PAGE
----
Wrestling with Myself – Binding of Isaac.

I’ve never particularly understood a particular kind of humour I couldn’t find a classification with.  I call it the “Ren and Stimpy Surprise” humour.  It usually came at random times and would show things in a particularly…unpleasing?  sight.  Showing hairs, or disturbing alternate versions to contrast the cute cartoony style of most of the series.  Some kids found it hilarious and I mostly found it disturbing.

Binding of Isaac seems to play to a similar humour though much much deeper.  It’s a difficult game for me to talk about, because I myself am very two minded about it.  The game mechanics and style are incredibly fun and addictive.  A mostly fair shoot ’em up roguelike with a lot of random elements.  It’s difficult to describe but incredibly entertaining.

Yet the subject matter is still extremely disturbing, an insane fundamentalist christian mother attempting to kill her child.  Fighting fetus monsters, being beaten with spoons, fighting giant diseased vaginas.  The game is gross and disturbing on many levels.  If anybody were to see me playing it, as I travelled the womb fighting headless bloody jumping jack monsters, they’d think me a disturbed human being.  To try to explain to them that the gameplay and feel of the game are incredibly interesting and fun, and I try not to think about the disturbing visuals or context of the game.

That was when it hit me, and the main reason I’m writing this.  In many ways this game represents my own struggle with gaming.  Many games hide a theme and tone that can be understandably disturbing as well.   Few games I’ve played actually fit a setting where I can rightfully say there’s not something there I block primarily for the joy of the gameplay, or that I justify as a heroic power fantasy.  The feelings with binding of Isaac cranked that up to 11 and made me face one of the uglier truths of our medium, how much of it is put off as fantasy.

I’ve always been of the opinion people should be able to create and enjoy what they want, particularly privately.  That there -is- a key difference in watching something, playing out a violent fantasy and -living- a violent fantasy.  Yet it’s rare that I can actually dislike myself for enjoying a game.   I get some of that playing Binding of Isaac.  having been abused as a child, some of the things illustrated there hit a particularly soft spot, and can make me almost physically ill.  Seeing black eyes and bruising and harsh marks from a spoon.  It all reminds me of a darker, sicker time I’d rather forget.  Yet I’m not disturbed shooting Gluttony in the face with a laser beam, or killing countless hordes in Dynasty Warriors that each are supposed to be real human beings.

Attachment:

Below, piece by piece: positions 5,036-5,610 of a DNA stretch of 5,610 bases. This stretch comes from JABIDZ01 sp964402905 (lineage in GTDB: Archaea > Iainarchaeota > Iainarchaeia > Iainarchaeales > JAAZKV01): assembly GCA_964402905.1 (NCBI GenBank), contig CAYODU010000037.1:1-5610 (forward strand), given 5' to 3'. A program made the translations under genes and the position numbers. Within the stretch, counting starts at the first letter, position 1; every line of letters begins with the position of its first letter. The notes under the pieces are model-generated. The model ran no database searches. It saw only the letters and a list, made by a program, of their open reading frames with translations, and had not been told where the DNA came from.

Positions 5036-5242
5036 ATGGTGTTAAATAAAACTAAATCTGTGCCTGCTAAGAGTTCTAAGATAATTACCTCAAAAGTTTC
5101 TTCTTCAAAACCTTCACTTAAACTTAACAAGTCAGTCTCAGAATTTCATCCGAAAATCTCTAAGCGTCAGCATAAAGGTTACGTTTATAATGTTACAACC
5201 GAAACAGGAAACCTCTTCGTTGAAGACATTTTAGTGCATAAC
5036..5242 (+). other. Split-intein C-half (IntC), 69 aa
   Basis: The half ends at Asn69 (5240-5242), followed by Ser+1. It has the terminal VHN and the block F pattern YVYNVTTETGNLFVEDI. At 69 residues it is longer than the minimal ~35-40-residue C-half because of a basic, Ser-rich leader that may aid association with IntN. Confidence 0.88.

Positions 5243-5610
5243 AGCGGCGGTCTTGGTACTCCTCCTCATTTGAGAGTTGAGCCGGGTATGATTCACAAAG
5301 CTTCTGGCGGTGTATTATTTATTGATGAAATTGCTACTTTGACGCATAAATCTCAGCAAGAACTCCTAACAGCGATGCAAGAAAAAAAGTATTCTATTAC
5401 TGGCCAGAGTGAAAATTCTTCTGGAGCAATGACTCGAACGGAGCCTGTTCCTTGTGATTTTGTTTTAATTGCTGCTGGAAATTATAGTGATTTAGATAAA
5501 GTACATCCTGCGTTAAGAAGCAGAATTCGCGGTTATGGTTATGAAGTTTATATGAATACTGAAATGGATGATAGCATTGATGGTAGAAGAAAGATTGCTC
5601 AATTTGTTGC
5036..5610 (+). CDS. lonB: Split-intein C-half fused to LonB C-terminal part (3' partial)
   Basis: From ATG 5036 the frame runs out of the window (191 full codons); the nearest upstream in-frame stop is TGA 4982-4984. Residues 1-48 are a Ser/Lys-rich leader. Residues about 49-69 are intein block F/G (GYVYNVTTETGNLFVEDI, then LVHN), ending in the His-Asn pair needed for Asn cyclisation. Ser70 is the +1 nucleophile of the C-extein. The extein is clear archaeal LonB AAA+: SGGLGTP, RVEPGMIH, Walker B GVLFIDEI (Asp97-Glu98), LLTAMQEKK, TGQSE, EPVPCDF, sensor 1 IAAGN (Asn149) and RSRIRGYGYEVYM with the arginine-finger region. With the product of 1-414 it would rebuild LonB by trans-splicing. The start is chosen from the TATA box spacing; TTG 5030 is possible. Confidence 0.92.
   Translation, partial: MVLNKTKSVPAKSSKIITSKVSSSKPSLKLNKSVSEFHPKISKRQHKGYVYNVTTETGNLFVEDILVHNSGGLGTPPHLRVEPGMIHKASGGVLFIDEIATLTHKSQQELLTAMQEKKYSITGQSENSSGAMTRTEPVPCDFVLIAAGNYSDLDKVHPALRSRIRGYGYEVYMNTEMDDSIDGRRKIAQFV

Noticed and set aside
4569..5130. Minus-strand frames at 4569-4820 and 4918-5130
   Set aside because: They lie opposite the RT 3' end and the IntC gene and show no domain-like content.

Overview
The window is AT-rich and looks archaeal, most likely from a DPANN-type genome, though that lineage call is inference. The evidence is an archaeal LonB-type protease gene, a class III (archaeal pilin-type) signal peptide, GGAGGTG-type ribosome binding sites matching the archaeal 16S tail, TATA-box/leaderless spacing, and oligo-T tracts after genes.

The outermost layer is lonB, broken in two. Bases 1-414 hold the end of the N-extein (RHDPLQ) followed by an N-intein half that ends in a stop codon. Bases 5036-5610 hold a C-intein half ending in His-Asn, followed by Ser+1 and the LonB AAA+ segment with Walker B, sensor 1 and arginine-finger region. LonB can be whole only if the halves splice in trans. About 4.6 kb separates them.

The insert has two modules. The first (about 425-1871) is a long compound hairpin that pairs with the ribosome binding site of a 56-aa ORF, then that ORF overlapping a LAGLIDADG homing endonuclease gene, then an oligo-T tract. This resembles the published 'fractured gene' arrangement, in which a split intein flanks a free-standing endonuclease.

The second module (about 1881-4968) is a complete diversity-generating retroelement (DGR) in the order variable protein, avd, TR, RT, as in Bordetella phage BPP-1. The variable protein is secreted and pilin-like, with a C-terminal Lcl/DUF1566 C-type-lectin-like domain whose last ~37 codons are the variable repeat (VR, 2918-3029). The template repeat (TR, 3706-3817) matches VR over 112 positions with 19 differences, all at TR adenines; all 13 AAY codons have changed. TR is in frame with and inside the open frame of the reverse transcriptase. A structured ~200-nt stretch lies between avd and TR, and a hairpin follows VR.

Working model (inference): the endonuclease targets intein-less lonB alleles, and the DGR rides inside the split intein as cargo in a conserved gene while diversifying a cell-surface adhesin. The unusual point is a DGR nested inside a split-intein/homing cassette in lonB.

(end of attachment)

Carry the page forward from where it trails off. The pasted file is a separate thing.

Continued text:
Perhaps it’s being able to personally relate to what’s being inflicted on Isaac, and having never had a one man army slaughter thousands of my people, or the likelihood of that is what makes the difference?  When the game takes it to such an exaggerated extreme, perhaps it’s okay?  But Binding of Isaac is also an exaggerated extreme, heads can’t float, kids can’t shoot tears like guns.  Nearly every argument I can come up with as to why it’s not okay, I can come up with a similar counterpoint in games I have really enjoyed.

And I really enjoy the gameplay of Binding of Isaac.  That’s the biggest kicker, it’s fluid, fair, a random chance element that makes it exciting, yet even if you got bad luck every step of the way it’s theoretically possible to still beat it with skill alone, dodging attacks, and firing at the right time.  It’s fair even when it’s totally balanced against you.

I’ve heard it argued that zombie violence is so popular because it lets us de-humanize humans.  By turning humans into monsters, and making it a fight for ‘survival,’  we can justify the violence of killing others, explore those dark, visceral desires in us to harm other humans, without the guilt of it actually being humans.  To face the darkest part of ourselves, and perhaps how we dill with crisis.  Is this similar?  Have I learned to disassociate games so much, that they’re essentially zombies to me.  And has Binding of Isaac pushed what I can justify in a manner that is is so borderline with where I personally draw the line, and who has made the core gameplay so enticing, that it’s making me face what I do?

Manhunt is an example of a game that went too far in my opinion, the point is to make snuff films, to try to ‘entertain’ while killing, and it does so in a way that pushes every moral fibre of my being in the wrong direction.  The game made me physically ill to try to play.  Binding of Isaac just takes disturbing imagery to an extreme, in a cartoony exaggerated way.  I’m not sure if the game had it’s own message, or if they made it just because they enjoyed that kind of humour, I’m going to send out an e-mail to Edmund McMillan with a link to this post to see if I can get their own thoughts, and take on the game and how I’ve seen it, I’ll keep you updated if I get a response.

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